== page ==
They are called "minimum/maximum operators", and are deprtecated.

http://gcc.gnu.org/onlinedocs/gcc-3...._6.html#SEC116

--
perl -e 's;;{]``*%)}`_^[&)/#%(`&;;\
y;%^)([]/*#&`_{};.\100acghiklmopsz;;print'
 
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Jorgen Grahn
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Posts: n/a
 
      09-22-2011
On Wed, 2011-09-21, Lucien Coffe wrote:
> Lucien Coffe wrote*:
>
>> Pep wrote*:
>>
>>> I inherited soem weird code that makes no sense to me :S The following
>>> line compiles under the gnu c++ compiler
>>>
>>> int requiredLength = requestedLength >? 32;

....
>
> They are called "minimum/maximum operators", and are deprtecated.
>
> http://gcc.gnu.org/onlinedocs/gcc-3...._6.html#SEC116


And they don't work in g++ either, if you tell it to compile standard
C++.

/Jorgen

--
// Jorgen Grahn <grahn@ Oo o. . .
\X/ snipabacken.se> O o .
 
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Yakov Gerlovin
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Posts: n/a
 
      09-23-2011
On Sep 21, 1:48*pm, Pep <(E-Mail Removed)> wrote:
> I inherited soem weird code that makes no sense to me :S The following
> line compiles under the gnu c++ compiler
>
> int requiredLength = requestedLength >? 32;


It wouldn't compile under g++ 4.5.3

> The complete code section has been modified with #ifdef to get it to
> work via the windows c++ compiler
>
> #ifdef WIN32_COMPILER
> * * * * int bar = foo;
>
> * * * * if (bar < 32)
> * * * * {
> * * * * * * * * bar = 32;
> * * * * }
> #else
> * * * * int bar = foo >? 32;
> #endif
>


Why would you do that? Why not to use a standard, portable std::max?
It does not have any side effects, like MAX macro.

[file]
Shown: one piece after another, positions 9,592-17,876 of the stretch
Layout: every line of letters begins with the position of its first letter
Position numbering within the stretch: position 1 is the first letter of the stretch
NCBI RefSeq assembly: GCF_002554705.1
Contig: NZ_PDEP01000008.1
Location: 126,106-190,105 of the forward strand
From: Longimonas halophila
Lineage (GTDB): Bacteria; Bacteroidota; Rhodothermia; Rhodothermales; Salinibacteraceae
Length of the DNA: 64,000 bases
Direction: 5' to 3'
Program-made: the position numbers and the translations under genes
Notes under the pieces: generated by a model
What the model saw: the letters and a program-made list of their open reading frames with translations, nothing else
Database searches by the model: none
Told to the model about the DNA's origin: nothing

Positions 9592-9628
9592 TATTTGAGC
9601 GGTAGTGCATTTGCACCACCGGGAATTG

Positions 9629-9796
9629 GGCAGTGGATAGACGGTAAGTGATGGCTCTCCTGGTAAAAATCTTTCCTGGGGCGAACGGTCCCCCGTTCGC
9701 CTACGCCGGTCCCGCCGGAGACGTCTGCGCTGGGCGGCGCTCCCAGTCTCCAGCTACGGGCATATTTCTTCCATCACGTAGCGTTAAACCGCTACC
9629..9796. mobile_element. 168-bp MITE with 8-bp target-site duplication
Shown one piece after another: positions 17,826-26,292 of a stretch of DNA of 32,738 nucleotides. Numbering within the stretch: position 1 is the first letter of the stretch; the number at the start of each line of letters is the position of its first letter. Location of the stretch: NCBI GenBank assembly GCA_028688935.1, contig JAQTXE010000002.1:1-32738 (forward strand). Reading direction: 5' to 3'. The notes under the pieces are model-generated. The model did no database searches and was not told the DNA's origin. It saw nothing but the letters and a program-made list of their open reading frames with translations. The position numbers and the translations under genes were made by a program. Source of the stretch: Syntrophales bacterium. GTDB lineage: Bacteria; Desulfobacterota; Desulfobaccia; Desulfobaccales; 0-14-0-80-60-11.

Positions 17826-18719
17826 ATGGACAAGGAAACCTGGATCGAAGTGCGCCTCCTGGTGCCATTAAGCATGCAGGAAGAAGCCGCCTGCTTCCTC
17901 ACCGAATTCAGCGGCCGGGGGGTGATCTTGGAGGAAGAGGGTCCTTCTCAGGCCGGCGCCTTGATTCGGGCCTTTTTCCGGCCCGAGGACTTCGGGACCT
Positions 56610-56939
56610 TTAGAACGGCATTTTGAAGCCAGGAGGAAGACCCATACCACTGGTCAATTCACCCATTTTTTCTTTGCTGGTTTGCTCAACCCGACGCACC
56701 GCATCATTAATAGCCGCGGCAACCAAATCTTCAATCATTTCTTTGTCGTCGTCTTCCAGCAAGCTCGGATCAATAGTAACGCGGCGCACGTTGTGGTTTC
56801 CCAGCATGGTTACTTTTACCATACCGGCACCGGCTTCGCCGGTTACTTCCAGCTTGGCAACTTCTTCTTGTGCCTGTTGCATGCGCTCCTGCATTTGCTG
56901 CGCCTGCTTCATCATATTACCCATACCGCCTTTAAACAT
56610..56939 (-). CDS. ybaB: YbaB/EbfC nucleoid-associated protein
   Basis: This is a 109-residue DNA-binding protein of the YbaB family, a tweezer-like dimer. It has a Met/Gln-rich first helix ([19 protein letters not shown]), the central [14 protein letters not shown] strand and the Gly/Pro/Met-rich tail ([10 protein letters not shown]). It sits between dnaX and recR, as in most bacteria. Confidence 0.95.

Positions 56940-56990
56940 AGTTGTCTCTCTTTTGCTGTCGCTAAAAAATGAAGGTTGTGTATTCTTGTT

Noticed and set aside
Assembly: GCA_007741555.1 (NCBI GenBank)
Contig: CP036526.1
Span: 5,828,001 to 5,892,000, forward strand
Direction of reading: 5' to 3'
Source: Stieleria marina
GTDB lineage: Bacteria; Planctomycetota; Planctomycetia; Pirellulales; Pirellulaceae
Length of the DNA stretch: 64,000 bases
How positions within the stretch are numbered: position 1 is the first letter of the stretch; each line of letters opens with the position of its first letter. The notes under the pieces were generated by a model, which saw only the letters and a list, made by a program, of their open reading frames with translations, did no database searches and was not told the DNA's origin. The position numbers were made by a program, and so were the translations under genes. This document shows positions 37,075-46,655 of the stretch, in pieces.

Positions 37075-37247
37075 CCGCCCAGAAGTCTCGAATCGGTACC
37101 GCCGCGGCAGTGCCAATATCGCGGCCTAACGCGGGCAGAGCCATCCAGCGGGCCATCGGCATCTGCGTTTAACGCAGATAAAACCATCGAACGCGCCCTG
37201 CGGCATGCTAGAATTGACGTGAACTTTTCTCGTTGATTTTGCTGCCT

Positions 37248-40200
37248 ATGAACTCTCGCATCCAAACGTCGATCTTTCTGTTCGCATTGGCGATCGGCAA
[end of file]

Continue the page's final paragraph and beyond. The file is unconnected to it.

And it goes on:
If, for some reason, you can't (or don't want to) use STL, just change
it to

int requiredLength = requestedLength > 32 ? requestedLength : 32;

I strongly suggest to avoid using platform/compiler dependent code for
such simple things.
 
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Rui Maciel
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Posts: n/a
 
      09-23-2011
Pep wrote:

> I inherited soem weird code that makes no sense to me :S The following
> line compiles under the gnu c++ compiler
>
> int requiredLength = requestedLength >? 32;
>
> but the windows c++ compiler rejects the >? operator and I have no
> idea what it does, nor can I find any mention of this when I google
> for the operator.
>
> The complete code section has been modified with #ifdef to get it to
> work via the windows c++ compiler
>
>
> #ifdef WIN32_COMPILER
> int bar = foo;
>
> if (bar < 32)
> {
> bar = 32;
> }
> #else
> int bar = foo >? 32;
> #endif
>
> So the >? operator is expanded in the windows code to a check for bar
> less than 32 and if true assign 32 to bar. Yet the condensed gnu
> version of the code uses a greater than operator and presumably the
> ternary operator



It's GNU's maximum operator. See:

http://gcc.gnu.org/onlinedocs/gcc-2...._5.html#SEC107


Just strip every instance of these funny operators out of your code and
replace them with decent, standard alterantives such as std::max, as Yakov
Gerlovin suggested.


Rui Maciel